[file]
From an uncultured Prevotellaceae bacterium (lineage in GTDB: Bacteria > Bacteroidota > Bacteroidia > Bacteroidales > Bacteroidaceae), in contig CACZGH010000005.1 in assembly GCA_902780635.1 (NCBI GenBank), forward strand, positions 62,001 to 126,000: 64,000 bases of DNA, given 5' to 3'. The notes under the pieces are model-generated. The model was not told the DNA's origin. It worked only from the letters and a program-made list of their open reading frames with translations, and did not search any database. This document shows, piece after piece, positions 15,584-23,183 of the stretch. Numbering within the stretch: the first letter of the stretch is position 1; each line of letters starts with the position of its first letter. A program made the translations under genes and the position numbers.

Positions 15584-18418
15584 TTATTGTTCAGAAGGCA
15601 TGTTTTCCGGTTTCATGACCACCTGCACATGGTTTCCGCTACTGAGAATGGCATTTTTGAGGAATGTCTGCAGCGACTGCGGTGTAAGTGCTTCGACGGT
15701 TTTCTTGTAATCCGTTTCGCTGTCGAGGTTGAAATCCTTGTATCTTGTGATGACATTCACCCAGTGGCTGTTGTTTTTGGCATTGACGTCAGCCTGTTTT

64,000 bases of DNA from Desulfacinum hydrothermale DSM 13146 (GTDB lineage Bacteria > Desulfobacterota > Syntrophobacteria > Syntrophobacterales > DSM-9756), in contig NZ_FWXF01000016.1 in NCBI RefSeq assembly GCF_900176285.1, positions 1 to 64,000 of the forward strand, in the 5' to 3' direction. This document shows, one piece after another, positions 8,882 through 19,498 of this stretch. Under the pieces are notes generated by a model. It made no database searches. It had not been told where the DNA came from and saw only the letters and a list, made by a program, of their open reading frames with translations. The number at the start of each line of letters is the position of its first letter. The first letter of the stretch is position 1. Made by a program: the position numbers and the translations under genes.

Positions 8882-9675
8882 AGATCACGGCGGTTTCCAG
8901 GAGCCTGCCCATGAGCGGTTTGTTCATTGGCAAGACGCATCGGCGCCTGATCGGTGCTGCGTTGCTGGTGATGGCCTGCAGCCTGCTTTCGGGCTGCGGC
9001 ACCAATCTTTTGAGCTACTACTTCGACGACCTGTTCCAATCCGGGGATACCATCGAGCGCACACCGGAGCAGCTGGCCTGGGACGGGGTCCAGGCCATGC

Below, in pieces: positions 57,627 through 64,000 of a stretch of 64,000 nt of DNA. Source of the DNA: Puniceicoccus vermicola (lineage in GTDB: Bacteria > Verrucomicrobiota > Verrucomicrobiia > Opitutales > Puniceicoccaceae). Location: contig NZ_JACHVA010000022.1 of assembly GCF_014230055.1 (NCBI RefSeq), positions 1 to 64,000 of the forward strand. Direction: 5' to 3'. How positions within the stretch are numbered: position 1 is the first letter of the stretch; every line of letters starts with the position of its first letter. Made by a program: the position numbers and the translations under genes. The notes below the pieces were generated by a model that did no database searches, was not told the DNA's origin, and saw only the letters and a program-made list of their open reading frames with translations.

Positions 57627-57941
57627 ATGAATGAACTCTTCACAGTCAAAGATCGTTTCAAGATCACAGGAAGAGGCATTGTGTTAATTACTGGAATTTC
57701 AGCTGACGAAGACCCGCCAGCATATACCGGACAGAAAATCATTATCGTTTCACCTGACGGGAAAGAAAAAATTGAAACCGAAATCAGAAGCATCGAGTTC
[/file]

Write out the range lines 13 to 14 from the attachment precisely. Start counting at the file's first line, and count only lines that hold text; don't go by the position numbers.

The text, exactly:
57627 ATGAATGAACTCTTCACAGTCAAAGATCGTTTCAAGATCACAGGAAGAGGCATTGTGTTAATTACTGGAATTTC
57701 AGCTGACGAAGACCCGCCAGCATATACCGGACAGAAAATCATTATCGTTTCACCTGACGGGAAAGAAAAAATTGAAACCGAAATCAGAAGCATCGAGTTC